Speaking of accessories, have you stopped by your local Beverly Hills bike shop to see Chanel's latest "dutch" offering? Complete with quilted chain guard, pump, side saddles and tool pouch. And it woudn't be complete without a custom Brooks saddle also done up in Chanel black quilted leather. If you have $13,595 burning a hole in your pocket, head straight to Sak's and pick one up today! Then ride your 401K on Saturday to the LA Bike Working Group.

Saturday, October 17, 2009
Bike Writers Collective hosts the LA Bike Working Group

Location: Hollywood Adventist Church
Address: 1711 N. Van Ness Ave., CA 90028
Time: 2pm-5pm

This event will crystalize all the complaints over the city's miserable Bike Plan, which in the eyes of the city, is merely a document that allows them to easily obtain transit funding. Among other goals, cyclists want to see a plan that actually results in a bike plan that serves all residents of the city, because if L.A. truly supported cycling, there would be less traffic, safer streets, more local business activity, less pollution & greater community involvement.

Connect with BWC on Facebook

Thursday, October 8, 2009

Charlene Liu and the Brambles

Charlene Liu has an upcoming show at the gallery next month. While looking the the jpegs arriving from Eugene, I'm reminded of the word bramble.
Brambles are thorny plants of the genus Rubus, in the rose family (Rosaceae). Bramble fruit is the fruit of any such plant, including the blackberry and raspberry. The word comes from Germanic *bram-bezi, whence also German Brombeere and French framboise. In popular UK usage the term primarily refers to the blackberry bush; in Scotland and the north of England it refers to both the blackberry bush and its fruits.
Back in the day at UC Santa Cruz, I recall a conversation I had with my photo teacher Norman Locks. He had a love for the "brambles" he encountered in nature, the twisty thickets of undergrowth that people so easily overlook. They are the thorny bushes that usually scratch at your arms as you make your way towards the majestic overlook point that a nature trail usually leads to. I remember his number one complaint of a trip to the Rockies in Colorado was that it lacked the brambles that so inspired him in the Sierra Nevada in California.

Charlene Liu celebrates brambles in a way that I think Norman would appreciate. If It Were a Slow Echo opens November 7th at Taylor De Cordoba.

God's Pharmacy

From an email I just received from Mukti Ma!

It's been said that God first separated the salt water from the fresh, made dry land, planted a garden, made animals and fish... All before making a human. He made and provided what we'd need before we were born. These are best & more powerful when eaten raw. We're such slow learners..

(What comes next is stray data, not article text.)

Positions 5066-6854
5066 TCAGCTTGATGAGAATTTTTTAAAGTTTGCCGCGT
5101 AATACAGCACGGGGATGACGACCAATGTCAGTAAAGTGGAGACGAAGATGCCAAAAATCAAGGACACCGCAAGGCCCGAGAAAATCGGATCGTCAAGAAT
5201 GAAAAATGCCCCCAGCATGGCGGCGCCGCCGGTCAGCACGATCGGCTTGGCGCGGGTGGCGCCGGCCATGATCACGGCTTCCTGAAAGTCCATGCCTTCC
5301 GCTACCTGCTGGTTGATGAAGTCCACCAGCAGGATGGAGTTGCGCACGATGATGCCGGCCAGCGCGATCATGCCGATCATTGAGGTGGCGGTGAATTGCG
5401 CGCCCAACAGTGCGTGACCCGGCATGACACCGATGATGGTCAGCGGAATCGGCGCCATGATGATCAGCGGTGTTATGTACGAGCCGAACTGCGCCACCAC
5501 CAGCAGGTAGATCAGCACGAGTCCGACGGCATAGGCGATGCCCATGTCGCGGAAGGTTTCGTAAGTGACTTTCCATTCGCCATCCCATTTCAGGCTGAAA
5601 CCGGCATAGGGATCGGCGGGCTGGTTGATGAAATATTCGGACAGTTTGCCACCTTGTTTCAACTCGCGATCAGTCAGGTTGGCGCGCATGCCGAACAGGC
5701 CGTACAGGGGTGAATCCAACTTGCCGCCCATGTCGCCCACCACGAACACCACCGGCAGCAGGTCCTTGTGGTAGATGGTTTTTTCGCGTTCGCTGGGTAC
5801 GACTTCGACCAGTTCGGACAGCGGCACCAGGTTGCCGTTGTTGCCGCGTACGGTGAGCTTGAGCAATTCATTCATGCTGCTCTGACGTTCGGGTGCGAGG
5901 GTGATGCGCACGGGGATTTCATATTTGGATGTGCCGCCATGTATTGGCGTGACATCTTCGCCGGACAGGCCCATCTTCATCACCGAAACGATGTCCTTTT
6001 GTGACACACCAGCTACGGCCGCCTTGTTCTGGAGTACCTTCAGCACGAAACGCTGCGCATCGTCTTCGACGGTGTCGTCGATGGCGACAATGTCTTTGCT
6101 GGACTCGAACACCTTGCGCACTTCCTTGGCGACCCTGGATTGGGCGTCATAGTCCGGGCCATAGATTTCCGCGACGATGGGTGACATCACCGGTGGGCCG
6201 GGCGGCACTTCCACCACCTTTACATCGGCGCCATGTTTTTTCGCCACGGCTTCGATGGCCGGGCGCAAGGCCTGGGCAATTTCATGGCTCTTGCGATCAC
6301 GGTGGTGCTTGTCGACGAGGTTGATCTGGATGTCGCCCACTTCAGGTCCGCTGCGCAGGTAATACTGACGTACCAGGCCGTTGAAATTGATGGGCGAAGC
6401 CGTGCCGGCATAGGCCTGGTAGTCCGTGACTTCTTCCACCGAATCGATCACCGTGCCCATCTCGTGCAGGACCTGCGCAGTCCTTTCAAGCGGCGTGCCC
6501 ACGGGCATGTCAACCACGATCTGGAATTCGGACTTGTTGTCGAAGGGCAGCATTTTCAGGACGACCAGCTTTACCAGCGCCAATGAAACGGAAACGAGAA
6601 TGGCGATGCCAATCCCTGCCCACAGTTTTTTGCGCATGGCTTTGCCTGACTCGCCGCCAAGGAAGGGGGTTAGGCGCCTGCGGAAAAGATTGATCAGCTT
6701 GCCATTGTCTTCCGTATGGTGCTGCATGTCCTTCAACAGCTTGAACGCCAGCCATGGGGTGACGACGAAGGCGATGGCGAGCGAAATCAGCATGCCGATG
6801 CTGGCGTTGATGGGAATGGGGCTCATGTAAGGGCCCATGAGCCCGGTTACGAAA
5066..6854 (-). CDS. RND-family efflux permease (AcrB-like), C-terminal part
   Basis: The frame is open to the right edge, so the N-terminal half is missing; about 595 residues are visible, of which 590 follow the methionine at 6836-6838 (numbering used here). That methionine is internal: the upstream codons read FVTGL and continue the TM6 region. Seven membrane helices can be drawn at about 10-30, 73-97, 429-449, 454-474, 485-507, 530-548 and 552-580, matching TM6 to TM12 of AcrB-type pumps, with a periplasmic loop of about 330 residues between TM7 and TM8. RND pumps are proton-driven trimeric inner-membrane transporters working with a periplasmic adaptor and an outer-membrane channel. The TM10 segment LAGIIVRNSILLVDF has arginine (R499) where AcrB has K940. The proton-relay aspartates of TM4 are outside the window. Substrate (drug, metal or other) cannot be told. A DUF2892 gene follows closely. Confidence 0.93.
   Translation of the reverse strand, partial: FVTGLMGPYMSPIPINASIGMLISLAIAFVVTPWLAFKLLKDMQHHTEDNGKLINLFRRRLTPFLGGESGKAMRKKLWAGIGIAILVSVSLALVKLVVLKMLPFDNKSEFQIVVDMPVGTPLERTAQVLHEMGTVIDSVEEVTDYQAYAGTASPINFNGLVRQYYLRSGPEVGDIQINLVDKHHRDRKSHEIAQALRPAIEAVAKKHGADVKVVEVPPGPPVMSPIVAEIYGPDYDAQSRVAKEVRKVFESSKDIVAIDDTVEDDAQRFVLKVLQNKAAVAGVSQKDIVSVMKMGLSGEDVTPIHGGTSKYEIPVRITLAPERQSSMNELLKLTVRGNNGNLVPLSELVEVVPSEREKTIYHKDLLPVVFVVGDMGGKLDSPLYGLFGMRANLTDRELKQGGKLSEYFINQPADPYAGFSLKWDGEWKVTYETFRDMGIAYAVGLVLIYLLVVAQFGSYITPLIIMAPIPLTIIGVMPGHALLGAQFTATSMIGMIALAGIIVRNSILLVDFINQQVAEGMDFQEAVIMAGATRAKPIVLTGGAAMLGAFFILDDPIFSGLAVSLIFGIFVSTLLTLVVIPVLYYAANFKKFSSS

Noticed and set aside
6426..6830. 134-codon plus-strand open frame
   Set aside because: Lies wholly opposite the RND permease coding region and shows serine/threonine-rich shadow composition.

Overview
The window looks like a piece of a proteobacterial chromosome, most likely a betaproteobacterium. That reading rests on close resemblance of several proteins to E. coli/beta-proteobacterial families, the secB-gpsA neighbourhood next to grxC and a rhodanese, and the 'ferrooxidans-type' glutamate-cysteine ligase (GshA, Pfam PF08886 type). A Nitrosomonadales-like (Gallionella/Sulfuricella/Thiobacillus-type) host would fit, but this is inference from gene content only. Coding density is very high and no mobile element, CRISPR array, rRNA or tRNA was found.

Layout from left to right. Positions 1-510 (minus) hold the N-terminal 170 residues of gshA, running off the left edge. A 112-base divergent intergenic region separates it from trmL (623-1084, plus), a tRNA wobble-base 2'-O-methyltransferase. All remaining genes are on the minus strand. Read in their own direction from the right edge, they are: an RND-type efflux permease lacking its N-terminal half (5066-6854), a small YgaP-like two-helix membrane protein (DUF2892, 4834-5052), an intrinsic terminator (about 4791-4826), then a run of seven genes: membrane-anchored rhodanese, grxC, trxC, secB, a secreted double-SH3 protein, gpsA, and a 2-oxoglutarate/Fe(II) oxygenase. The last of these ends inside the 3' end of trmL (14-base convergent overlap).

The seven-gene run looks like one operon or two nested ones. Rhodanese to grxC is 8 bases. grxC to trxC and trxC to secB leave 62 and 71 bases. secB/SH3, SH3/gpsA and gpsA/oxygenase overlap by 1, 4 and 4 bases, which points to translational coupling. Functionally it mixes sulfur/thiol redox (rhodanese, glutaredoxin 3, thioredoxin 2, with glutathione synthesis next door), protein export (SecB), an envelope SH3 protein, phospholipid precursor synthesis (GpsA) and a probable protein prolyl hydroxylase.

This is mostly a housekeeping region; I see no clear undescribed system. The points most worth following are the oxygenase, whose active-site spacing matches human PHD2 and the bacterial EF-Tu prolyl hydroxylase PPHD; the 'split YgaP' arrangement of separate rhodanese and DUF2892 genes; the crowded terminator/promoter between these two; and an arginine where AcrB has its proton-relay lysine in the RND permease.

. God left us a great clue as to what foods help what part of our body!

A sliced Carrot looks like the human eye. The pupil, iris and radiating lines look just like the human eye... And YES, science now shows carrots greatly enhance blood flow to and function of the eyes.
A Tomato has four chambers and is red. The heart has four chambers and is red. All of the research shows tomatoes are loaded with lycopine and are indeed pure heart and blood food.
Grapes hang in a cluster that has the shape of the heart. Each grape looks like a blood cell and all of the research today shows grapes are also profound heart and blood vitalizing food.
A Walnut looks like a little brain, a left and right hemisphere, upper cerebrums and lower cerebellums. Even the wrinkles or folds on the nut are just like the neo-cortex. We now know walnuts help develop more than three (3) dozen neuron-transmitters for brain function.
Kidney Beans actually heal and help maintain kidney function and yes, they look exactly like the human kidneys.
Celery, Bok Choy, Rhubarb and many more look just like bones. These foods specifically target bone strength. Bones are 23% sodium and these foods are 23% sodium. If you don't have enough sodium in your diet, the body pulls it from the bones, thus making them weak. These foods replenish the skeletal needs of the body.
Avocadoes, Eggplant and Pears target the health and function of the womb and cervix of the female - they look just like these organs. Today's research shows that when a woman eats one avocado a week, it b alan ces hormones, sheds unwanted birth weight, and prevents cervical cancers. And how profound is this? It takes exactly nine (9) months to grow an avocado from blossom to ripened fruit. There are over 14,000 photolytic chemical constituents of nutrition in each one of these foods (modern science has only studied and named about 141 of them).
Figs are full of seeds and hang in twos when they grow. Figs increase the mobility of male sperm and increase the numbers of Sperm as well to overcome male sterility.
Sweet Potatoes look like the pancreas and actually balance the glycemic index of diabetics.
Olives assist the health and function of the ovaries
Oranges, Grapefruits, and other Citrus fruits look just like the mammary glands of the female and actually assist the health of the breasts and the movement of lymph in and out of the breasts.
Onions look like the body's cells. Today's research shows onions help clear waste materials from all of the body cells. They even produce tears which wash the epithelial layers of the eyes. A working companion, Garlic, also helps eliminate waste materials and dangerous free radicals from the body.

2 minutes to support cycling in Los Angeles